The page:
Scott cares for our most vul­ner­a­ble – MPs

Life & Style Weekend - - TREND - Pol­lie Tick­led WITH Michael Burlace Pol­lie Tick­led is a satir­i­cal col­umn

We tried some el­e­ments of the Amer­i­can model here. We freed up or sold off in­dus­tries that were over­reg­u­lated. We tight­ened wel­fare. You know the stuff.

THE old joke went like this: What the good Lord giveth, the gov­ern­ment taketh away. And the lib­er­tar­ian right saw that as an ar­gu­ment for smaller bud­gets, less state and fed­eral in­ter­ven­tion and more freedom for the es­tab­lished mem­bers of so­ci­ety to get on with their busi­ness un­fet­tered.

We never quite got to the fron­tier men­tal­ity that led to Trump’s elec­tion and the in­evitable back­lash from the fringe of the world’s largest gun-oc­racy: Still too big a gov­ern­ment.

But now the smarter Amer­i­can busi­ness peo­ple are look­ing for­ward and try­ing to get bet­ter gov­ern­ment, not nec­es­sar­ily smaller or big­ger, just bet­ter for peo­ple, bet­ter for con­sumer spend­ing and thus bet­ter for busi­ness. And co­in­ci­den­tally pro­duc­ing a more hu­mane so­ci­ety.

The Fortress Amer­ica idea wins an elec­tion but doesn’t support eco­nomic growth, par­tic­u­larly when the coun­try teeters near a re­ces­sion.

We tried some el­e­ments of the Amer­i­can model here. We freed up or sold off in­dus­tries that were over-reg­u­lated. We tight­ened wel­fare. You know the stuff. Then the Ab­bott gov­ern­ment de­cided to tighten the screws, bring the deficit down. But they also in­creased the gov­ern­ment’s bor­row­ing (deficit) lim­its and let the coun­try’s credit card max out. Dunno how they did that while say­ing the op­po­site. But ... politi­cians.

Then the Turn­bull gov­ern­ment looked like it would con­tinue that crack­down on the peo­ple at the bot­tom – be­cause of the deals that got our present leader to be Prime Min­is­ter.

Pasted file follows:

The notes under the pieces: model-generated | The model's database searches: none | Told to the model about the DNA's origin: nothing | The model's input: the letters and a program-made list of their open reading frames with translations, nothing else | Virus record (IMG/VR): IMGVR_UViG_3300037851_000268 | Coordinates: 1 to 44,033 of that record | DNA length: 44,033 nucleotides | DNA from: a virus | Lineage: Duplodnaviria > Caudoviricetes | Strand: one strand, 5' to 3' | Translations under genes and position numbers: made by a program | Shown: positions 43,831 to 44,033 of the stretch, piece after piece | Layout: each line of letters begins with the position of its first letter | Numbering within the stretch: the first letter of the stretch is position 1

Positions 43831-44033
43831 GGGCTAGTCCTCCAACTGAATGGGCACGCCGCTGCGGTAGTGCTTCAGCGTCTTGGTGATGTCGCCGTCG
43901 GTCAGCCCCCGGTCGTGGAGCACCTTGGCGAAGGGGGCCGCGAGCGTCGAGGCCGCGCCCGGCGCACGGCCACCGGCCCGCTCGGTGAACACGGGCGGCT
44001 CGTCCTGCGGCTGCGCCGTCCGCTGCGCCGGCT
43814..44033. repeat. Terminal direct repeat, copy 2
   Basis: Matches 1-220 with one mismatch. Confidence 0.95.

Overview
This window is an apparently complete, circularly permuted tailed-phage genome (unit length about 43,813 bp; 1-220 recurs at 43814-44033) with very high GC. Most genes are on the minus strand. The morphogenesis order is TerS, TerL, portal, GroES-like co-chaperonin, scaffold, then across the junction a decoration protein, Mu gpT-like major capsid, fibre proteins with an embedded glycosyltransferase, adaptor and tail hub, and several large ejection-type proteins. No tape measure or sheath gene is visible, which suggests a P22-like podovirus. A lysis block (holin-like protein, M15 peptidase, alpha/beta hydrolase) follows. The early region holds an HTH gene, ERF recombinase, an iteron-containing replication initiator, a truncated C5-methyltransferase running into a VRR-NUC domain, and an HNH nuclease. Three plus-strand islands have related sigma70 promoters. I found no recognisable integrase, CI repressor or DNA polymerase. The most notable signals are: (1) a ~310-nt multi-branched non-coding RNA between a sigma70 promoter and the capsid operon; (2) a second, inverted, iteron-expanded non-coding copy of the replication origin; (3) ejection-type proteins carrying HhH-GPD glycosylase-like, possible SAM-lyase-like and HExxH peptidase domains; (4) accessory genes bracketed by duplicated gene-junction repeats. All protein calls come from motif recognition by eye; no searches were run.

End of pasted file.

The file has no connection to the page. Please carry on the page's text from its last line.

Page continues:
So La­bor was on the rise, or tem­po­rar­ily less on the nose than the Coali­tion. Right-wing MPs were still not happy in Lib/Nat party meet­ings and the rumblings were get­ting stronger.

Scott Mor­ri­son has pulled rab­bits out of his hat be­fore. The man who can be as tough as they come on borders also be­lieves borders should be open for trade and im­mi­gra­tion.

So, while Turn­bull can be smug as he rides the wave of pop­u­lar­ity this bud­get brings him, he is aware that his job is now at the mercy of his most ca­pa­ble min­is­ter.

Straight after the bud­get was de­liv­ered, the cor­ri­dors of par­lia­ment were full of the usual and in­evitable ru­mours of this be­ing a tilt for the top job (which it surely is). But there was also a lot of scut­tle­butt that sev­eral of the La­bor Party’s more se­nior mem­bers had of­fered the lead­er­ship of the ALP to Mor­ri­son.

A lit­tle dig­ging con­firmed my sus­pi­cions. The of­fer was not from the other side but from the Ab­bott gang.

Now all the gov­ern­ment has to do is get the bud­get passed. The Coali­tion will have to back its Trea­surer. The La­bor Party might be up­set that the Libs stole their best ideas, but it would be churl­ish to block a Lib­eral bud­get be­cause it looked too La­bor­ish. So it should be a bud­get of na­tional agree­ment, apart from the stri­dent ends of the spec­trum.

But ... politi­cians. As Mor­ri­son es­caped the throng after his de­liv­ery and walked to his of­fice sing­ing, I caught the tune – Rocky Hor­ror’s Time Warp. He sang: “As I jump to the Left, and give a snub to the Right, I’ll do the Elec­tion Warp again”.


We have tried some el­e­ments of the Amer­i­can Bud­get model in Aus­tralia.

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